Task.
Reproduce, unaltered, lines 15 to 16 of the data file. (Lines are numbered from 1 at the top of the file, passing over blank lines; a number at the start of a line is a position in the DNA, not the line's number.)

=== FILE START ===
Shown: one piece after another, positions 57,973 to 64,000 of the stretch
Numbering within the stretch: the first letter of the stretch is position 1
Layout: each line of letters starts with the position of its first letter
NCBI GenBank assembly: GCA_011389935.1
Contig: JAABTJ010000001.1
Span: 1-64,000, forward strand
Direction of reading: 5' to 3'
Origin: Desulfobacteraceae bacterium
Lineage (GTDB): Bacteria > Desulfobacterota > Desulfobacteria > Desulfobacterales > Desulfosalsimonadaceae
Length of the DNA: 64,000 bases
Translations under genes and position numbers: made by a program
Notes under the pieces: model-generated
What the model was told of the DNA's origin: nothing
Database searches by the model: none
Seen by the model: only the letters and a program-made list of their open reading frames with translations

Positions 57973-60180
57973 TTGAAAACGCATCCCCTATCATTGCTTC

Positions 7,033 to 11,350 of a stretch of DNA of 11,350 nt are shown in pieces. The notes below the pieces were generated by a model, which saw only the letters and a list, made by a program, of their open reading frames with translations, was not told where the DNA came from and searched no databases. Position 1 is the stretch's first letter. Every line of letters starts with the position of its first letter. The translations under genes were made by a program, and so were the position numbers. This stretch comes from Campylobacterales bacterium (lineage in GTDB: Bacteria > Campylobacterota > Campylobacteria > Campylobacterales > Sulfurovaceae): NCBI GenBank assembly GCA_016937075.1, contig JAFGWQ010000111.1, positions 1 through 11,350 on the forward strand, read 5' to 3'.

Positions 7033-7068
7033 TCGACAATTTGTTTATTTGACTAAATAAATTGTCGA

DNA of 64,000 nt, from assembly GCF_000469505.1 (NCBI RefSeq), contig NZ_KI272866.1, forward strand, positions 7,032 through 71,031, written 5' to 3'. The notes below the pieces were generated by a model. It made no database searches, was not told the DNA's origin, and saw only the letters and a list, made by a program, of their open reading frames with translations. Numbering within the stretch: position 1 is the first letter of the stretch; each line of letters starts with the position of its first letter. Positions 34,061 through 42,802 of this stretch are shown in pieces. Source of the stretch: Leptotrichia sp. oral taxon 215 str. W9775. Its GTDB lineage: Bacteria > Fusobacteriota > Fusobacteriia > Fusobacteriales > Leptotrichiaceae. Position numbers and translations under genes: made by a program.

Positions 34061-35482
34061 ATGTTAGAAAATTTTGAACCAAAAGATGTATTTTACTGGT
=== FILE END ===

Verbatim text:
Seen by the model: only the letters and a program-made list of their open reading frames with translations

Positions 57973-60180